discussing the use of res ipsa loquitur in medical malpractice casesSummary of this case from Delaney v. Russo
February 14, 1996.
September 26, 1996.
Present: DREBEN, GILLERMAN, GREENBERG, JJ.
Negligence, Medical malpractice, Res ipsa loquitur. Medical Malpractice, Expert opinion. Evidence, Expert opinion. Practice, Civil, Instructions to jury.
In a medical malpractice case, the plaintiff was entitled to an instruction on the application of the doctrine of res ipsa loquitur on the basis of the testimony of her expert witness; the judge's refusal to give such an instruction was, in the circumstances, error requiring a new trial. [377-380] At the trial of a medical malpractice action, the judge did not err in excluding proffered testimony about an alleged "conspiracy of silence" among local physicians that required the plaintiff to obtain the services of a medical expert from out-of-State, where the evidence did not establish any such conspiracy, such evidence was not relevant, and where the witness was not competent to testify on the subject. [380-382]
CIVIL ACTION commenced in the Superior Court Department on September 17, 1990.
The case was tried before Hiller B. Zobel, J.
John J. C. Herlihy (Karen M. Thursby with him) for the plaintiff.
Raymond J. Kenney, Jr., for the defendant.
In this medical malpractice case tried in the Superior Court, the jury found for the defendant surgeon. In her appeal, the plaintiff challenges the failure of the trial judge to instruct the jury on the doctrine sometimes referred to as res ipsa loquitur. The doctrine has been applied where the facts in a medical malpractice case are such that the jury from their common knowledge and experience may find, without knowing the exact cause of the accident, that the harm which befell the plaintiff was more likely due to the negligence of the defendant than to some other cause for which the physician is not liable. The primary question on this appeal is whether, contrary to the defendant's contention, the jury may reach the same conclusion where the inference is not based on the jurors' own common knowledge, but is based on expert medical testimony. The plaintiff also challenges the exclusion of evidence relating to a "conspiracy of silence" among Massachusetts physicians. We hold that the plaintiff was entitled to an instruction on res ipsa loquitur in this case, and, accordingly, remand the matter to the Superior Court for a new trial.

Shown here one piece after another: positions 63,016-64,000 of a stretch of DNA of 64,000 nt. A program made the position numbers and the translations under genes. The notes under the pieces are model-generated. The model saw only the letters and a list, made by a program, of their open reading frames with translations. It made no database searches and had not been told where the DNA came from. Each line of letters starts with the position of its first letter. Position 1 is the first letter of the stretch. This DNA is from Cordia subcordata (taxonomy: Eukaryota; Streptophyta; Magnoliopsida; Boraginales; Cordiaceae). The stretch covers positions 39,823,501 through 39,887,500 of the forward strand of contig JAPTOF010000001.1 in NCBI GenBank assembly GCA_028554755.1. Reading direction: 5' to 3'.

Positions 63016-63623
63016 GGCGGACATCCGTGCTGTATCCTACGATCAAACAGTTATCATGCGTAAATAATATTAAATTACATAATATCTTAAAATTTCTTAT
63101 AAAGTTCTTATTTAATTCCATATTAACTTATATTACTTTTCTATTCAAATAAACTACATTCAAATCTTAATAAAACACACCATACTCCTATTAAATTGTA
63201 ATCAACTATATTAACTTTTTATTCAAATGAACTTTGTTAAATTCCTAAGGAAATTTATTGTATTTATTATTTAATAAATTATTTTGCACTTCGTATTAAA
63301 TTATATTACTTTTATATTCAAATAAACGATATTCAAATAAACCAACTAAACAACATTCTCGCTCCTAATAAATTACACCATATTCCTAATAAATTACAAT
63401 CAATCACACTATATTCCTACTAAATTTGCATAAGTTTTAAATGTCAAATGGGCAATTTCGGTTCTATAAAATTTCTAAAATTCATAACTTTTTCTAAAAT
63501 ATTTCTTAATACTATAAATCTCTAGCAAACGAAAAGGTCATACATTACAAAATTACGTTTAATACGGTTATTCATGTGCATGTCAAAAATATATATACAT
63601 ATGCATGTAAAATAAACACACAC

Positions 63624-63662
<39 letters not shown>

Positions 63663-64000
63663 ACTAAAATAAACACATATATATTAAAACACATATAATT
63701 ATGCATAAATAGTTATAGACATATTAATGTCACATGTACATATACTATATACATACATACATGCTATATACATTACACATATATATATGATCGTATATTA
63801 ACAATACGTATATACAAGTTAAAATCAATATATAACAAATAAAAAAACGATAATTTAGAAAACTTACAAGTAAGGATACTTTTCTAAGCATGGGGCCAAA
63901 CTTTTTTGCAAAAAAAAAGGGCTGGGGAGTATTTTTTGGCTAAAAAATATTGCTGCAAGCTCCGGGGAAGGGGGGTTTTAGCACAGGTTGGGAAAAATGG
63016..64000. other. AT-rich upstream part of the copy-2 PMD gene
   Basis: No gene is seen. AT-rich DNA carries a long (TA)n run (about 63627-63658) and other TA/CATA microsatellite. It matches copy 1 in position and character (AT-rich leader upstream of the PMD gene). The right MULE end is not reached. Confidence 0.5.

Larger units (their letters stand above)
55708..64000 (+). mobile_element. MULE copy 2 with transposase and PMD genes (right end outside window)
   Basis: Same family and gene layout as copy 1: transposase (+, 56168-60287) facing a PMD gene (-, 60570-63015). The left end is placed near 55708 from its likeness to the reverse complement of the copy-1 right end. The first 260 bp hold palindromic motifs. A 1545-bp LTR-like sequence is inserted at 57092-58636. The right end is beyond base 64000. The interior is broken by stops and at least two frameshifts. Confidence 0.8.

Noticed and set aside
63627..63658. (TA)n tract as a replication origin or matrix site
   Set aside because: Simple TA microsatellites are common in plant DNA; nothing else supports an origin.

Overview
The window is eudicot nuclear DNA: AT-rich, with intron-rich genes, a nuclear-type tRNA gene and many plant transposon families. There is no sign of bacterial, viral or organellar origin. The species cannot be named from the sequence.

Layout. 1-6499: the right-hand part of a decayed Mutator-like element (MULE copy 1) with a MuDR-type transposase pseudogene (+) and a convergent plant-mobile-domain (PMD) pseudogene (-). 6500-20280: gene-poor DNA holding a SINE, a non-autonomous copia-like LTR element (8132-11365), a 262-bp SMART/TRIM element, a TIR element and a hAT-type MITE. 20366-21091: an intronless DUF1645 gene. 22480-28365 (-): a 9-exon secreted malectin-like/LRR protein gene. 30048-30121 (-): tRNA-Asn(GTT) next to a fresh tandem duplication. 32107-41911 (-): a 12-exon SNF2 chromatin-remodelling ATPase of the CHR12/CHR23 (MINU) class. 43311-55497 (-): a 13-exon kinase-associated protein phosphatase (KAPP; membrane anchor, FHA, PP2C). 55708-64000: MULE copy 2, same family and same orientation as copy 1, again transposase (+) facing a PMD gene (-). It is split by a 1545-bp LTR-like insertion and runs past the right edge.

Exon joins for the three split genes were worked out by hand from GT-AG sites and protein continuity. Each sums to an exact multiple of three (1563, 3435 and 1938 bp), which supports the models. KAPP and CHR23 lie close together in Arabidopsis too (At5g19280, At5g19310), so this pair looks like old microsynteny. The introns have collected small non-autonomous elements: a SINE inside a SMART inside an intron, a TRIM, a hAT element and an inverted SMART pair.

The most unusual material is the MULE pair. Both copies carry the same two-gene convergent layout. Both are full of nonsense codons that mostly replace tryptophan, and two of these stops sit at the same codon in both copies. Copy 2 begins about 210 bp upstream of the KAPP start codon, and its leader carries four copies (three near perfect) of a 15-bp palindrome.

See, e.g., Malone v. Bianchi, 318 Mass. 179 (1945) (after defendant extracted the plaintiff's teeth, a tooth was found in the plaintiff's bronchus); Lipman v. Lustig, 346 Mass. 182 (1963); Regula v. Bettigole, 12 Mass. App. Ct. 939 (1981).
The relevant facts, briefly summarized, are that the plaintiff after a skiing accident had to undergo several operations on her knee. The one which caused the problem was performed by the defendant in February, 1990. The surgery was to replace a ligament in her leg and required the drilling of a hole through the tibia and femur bones. In the course of the surgery, the drill severed an artery and the tibial nerve. It was later discovered that the perineal nerve had also been injured, although it was not clear whether this was due to swelling or the various surgeries.
A vascular surgeon was able to repair the arterial problem, but despite surgery on the tibial nerve, the plaintiff at the time of trial had very little feeling or function in her leg and had to wear a brace.
There was conflicting expert testimony at trial as to whether the defendant's performance of the operation departed from acceptable orthopedic surgical practice. Dr. R. Norman Dunn, the plaintiff's expert, testified that it is necessary and mandatory that the nerve and artery be protected because of the severe, catastrophic consequences of cutting through them, and that there are "readily available and virtually foolproof [ways] of preventing that injury from taking place." He described the severing of the artery and nerve as an unacceptable risk, that is, "an event that would not take place without a departure from the normal standard of care on behalf of the surgeon or a member of the operating team." The defendant argues that the factual predicate for an instruction on res ipsa loquitur does not exist. He points to certain testimony of Dr. Dunn elicited on cross-examination, which the defendant urges indicates that Dr. Dunn was not saying that in the circumstances of this case negligence on the part of the defendant can be inferred merely because the nerve and artery were severed. Our reading of the testimony, however, is that Dr. Dunn considered that the accident would not have happened in the absence of negligence on the part of the surgeon. Indeed, in his closing argument, the defendant's counsel admitted as much. He criticized the plaintiff's expert for not explaining the cause of the accident, arguing, "when you boil it down to its lowest common denominator, what Dr. Dunn really said to you, ladies and gentlemen, is, `An injury occurred and therefore Dr. Boland is negligent.' He equates injury with negligence automatically."